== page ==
Rashtriya Swayamsevak Sangh Joint General Secretary Dattatreya Hosabale on Sunday said there should be a public debate on the Uniform Civil Code, reported PTI. He, however, left it to the government to decide if it was time to bring a bill on it or not. The RSS is the ideological mentor of the Bharatiya Janata Party.

In a virtual meet organised by the think-tank India Foundation on the foundation day of the RSS, Hosabale said the Uniform Civil Code was mentioned in the Constitution under the Directive Principles of State Policy. But the architects of the Constitution never recommended a time frame to implement it, he added.

“It is for the government to decide whether it is a good time or not to [bring a bill on UCC],” said Hosabale. “We have to educate people about it first. There should be a proper public debate about it as it helps in clearing perceptions. People did not know what Article 370 or Article 35A was. Educating people is important.” He was referring to the provision on special status to Jammu and Kashmir that was scrapped in August last year.

He also deplored the use of abusive language on social media. “Trolling on social media should be condemned, use of abusive language on especially against women on these platforms should be stopped,” he added.

The UCC, if implemented, will override all personal laws with a common set of rules governing every citizen. In the absence of such a code, various faiths have their own personal laws on matters such as marriage, divorce and succession. Establishing such a code has been on the Bharatiya Janata Party’s agenda for long. It was also on its manifesto for the 2019 General Elections.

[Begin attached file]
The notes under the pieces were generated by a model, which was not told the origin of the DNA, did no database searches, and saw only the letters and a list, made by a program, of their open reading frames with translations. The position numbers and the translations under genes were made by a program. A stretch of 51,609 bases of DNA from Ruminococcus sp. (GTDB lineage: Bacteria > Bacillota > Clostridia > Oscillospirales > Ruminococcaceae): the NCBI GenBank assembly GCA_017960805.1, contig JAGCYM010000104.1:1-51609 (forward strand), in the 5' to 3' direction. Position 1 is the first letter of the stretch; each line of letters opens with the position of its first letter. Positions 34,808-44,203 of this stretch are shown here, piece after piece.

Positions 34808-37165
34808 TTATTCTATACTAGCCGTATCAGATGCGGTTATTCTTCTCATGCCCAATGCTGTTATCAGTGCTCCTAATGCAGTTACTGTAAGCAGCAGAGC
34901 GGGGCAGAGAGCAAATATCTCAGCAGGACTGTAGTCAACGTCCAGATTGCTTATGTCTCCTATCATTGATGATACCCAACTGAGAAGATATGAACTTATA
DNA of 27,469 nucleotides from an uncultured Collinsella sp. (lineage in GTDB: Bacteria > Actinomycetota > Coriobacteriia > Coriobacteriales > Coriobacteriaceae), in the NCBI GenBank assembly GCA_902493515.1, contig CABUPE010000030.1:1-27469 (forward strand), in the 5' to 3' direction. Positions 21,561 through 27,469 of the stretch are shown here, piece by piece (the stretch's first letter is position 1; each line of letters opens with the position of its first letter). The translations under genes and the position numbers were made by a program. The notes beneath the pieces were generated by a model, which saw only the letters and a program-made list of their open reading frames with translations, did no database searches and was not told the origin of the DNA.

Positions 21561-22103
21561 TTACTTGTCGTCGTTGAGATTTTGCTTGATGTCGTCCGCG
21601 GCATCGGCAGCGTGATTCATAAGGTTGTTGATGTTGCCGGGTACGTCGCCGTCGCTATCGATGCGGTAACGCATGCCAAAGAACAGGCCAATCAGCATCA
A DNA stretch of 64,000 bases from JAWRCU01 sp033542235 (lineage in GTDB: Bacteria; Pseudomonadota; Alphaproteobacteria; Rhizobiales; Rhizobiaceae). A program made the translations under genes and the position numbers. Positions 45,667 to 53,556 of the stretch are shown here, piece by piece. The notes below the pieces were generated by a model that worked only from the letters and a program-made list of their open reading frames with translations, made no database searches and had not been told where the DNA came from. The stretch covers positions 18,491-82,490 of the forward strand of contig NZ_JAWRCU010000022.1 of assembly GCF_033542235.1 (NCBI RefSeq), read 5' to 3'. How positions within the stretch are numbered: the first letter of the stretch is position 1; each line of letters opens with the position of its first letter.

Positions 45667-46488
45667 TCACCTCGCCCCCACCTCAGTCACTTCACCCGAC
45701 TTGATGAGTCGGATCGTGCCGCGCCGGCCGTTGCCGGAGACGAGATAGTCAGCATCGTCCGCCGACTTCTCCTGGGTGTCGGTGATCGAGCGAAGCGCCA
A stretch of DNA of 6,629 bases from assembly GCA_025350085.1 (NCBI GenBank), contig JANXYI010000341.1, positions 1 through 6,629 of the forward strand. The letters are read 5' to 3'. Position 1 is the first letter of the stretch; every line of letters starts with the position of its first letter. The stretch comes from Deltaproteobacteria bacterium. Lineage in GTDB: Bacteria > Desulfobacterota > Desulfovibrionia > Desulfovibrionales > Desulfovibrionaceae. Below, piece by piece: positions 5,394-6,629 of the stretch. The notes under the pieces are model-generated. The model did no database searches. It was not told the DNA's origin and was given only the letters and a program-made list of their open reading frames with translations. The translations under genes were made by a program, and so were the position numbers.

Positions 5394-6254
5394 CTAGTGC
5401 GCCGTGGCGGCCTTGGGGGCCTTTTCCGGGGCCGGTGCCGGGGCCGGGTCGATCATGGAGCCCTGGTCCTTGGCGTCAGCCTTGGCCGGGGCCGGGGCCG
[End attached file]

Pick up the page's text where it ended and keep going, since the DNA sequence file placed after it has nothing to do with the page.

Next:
During the Parliament’s Monsoon Session in September, Union Law Minister Ravi Shankar Prasad said the government was committed to bringing a Uniform Civil Code, but it requires wider consultations. “Article 44 of the Constitution of India states that the state shall endeavour to secure for the citizens a Uniform Civil Code throughout the territory,” Prasad had said. “The government is committed to honour this Constitutional mandate. However, this requires wide scale consultations.”

In September 2019, the Supreme Court said that the ruling government had made no attempt to frame a Uniform Civil Code even though the makers of the Constitution had expressed hope for such a law. The top court had noted that Goa was a “shining example” of a state that had uniform civil laws.